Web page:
Deciding when is the right time to have a conversation about care with an elderly relative can be a sensitive issue. For all of us, our ability levels will decline over time – that’s completely natural. What’s also natural is that many of us will resist any idea that we’re struggling to cope and that we need a bit of help. All of which means that we might miss the signs that our relative has a care need.
Here are a few signs that might indicate that it’s time for a serious talk and possibly a care needs assessment.
Mobility levels often drop off slowly so we don’t notice the change. Take a good look at how easy your relative finds it to do routine things like cleaning, shopping and walking. Are they struggling more than they need to?
If somebody takes less care over their appearance than they used to, it might mean that arthritis or some other physical condition makes tasks like laundry or washing themselves difficult or painful. It might also mean that they are getting forgetful, perhaps due to the early stages of dementia.
Weight loss could be a sign that your relative isn’t able to prepare meals or may be forgetting to have them. Care at home support will help make sure that they maintain a good level of nutrition, which is essential for physical and mental wellbeing.
Warning signs are when people become withdrawn, uncommunicative, angry, forgetful, confused or paranoid. These could indicate deteriorating mental health.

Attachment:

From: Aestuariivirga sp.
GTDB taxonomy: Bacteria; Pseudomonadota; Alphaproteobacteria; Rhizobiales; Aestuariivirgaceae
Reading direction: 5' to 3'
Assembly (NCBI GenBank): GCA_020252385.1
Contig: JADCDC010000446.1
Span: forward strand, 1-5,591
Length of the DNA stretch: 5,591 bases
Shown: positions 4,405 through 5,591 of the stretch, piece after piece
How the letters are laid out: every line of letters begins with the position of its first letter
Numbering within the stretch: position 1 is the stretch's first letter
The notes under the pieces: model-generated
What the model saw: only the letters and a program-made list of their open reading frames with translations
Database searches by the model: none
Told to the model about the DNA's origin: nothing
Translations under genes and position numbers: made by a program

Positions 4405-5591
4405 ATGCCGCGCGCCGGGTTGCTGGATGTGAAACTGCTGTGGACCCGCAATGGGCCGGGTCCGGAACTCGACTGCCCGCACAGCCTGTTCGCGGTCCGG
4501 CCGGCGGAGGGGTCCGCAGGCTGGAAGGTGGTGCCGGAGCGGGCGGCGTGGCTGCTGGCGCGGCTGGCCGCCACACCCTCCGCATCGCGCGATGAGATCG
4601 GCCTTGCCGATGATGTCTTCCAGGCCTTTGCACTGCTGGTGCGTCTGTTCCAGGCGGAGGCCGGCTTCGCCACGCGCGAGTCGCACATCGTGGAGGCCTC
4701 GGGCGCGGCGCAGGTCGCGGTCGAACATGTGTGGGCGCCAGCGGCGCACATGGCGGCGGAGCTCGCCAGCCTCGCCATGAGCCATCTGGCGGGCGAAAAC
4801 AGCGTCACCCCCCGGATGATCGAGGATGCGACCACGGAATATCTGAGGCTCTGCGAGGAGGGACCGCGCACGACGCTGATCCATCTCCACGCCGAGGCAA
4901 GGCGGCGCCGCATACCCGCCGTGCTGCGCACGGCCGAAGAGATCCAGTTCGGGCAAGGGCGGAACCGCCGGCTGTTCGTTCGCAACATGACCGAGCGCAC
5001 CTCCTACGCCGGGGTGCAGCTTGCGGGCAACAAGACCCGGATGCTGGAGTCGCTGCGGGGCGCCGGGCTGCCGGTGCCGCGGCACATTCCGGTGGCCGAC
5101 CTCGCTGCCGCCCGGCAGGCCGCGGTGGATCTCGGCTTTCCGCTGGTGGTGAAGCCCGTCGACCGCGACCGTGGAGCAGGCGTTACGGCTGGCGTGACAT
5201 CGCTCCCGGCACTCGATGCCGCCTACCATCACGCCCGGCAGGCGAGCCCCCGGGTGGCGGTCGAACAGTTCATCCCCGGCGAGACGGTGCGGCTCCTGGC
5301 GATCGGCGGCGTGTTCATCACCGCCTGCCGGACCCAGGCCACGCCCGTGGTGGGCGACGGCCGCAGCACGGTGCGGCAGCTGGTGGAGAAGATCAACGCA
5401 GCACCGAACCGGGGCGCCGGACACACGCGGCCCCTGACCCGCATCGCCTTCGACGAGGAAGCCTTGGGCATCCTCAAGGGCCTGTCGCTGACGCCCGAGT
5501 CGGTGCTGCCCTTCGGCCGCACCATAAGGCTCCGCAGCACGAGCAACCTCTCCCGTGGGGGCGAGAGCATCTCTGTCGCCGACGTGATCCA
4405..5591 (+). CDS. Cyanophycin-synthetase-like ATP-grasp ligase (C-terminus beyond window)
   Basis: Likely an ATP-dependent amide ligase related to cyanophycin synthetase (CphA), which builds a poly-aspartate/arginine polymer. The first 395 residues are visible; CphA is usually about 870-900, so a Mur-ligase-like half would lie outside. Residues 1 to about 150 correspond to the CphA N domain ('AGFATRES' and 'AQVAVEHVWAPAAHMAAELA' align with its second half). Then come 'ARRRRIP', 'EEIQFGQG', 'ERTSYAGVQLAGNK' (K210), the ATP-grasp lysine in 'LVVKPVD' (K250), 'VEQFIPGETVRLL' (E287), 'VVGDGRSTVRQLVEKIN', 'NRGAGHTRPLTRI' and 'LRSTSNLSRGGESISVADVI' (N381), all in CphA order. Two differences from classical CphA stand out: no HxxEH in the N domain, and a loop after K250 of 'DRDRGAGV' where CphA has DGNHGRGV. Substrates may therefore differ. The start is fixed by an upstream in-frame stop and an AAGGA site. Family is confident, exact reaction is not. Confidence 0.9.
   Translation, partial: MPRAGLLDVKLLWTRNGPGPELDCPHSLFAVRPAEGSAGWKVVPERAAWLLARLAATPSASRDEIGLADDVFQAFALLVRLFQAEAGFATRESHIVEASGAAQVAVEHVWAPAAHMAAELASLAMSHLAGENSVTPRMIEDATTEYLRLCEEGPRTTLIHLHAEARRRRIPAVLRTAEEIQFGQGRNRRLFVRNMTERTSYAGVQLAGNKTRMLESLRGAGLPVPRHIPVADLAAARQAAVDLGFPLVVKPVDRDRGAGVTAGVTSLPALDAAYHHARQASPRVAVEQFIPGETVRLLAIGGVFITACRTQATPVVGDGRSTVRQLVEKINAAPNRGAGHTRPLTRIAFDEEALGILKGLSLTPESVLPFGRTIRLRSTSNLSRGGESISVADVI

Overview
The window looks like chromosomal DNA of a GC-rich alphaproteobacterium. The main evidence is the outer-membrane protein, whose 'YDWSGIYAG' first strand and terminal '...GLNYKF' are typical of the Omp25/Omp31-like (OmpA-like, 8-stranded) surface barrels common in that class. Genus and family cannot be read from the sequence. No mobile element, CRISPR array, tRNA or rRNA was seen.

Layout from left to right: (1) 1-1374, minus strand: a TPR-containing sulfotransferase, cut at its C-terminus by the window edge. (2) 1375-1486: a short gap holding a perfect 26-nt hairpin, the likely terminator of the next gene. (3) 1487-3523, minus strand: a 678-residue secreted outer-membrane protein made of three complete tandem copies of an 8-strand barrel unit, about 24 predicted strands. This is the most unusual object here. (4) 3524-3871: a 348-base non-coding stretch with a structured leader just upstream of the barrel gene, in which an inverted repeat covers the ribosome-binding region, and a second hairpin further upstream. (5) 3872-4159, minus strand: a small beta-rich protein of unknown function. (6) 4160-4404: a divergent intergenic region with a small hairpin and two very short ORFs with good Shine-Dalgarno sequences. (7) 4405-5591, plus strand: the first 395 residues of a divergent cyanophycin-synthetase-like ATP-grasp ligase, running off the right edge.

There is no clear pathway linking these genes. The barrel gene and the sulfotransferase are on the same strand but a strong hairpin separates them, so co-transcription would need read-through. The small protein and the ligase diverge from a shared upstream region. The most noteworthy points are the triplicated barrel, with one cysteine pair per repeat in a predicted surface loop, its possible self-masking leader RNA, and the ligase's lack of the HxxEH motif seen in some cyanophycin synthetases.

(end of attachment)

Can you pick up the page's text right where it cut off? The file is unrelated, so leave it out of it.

Confusion over what medication is a strong signal that care support may be necessary. Clearly, it’s important that prescribed medications are taken according to the instructions.
Financial problems and unpaid bills can be highly stressful in themselves. They can also be signs of failing memory and indicators of underlying mental health issues.
Bruises, burns and other injuries can be some of the clearest signs that there are care issues that need to be looked at. It might be problems with balance, difficulty with cooking, memory loss or declining physical ability.
If you notice any of these signs, it’s important to remember that care isn’t about taking away independence. It’s about providing targeted support to help people stay safe and enjoy life as fully as possible.
Websites such as Age UK have plenty of useful information about different care options, costs and financial support. You can also contact the team at Altogether Care who will be happy to talk through the options available.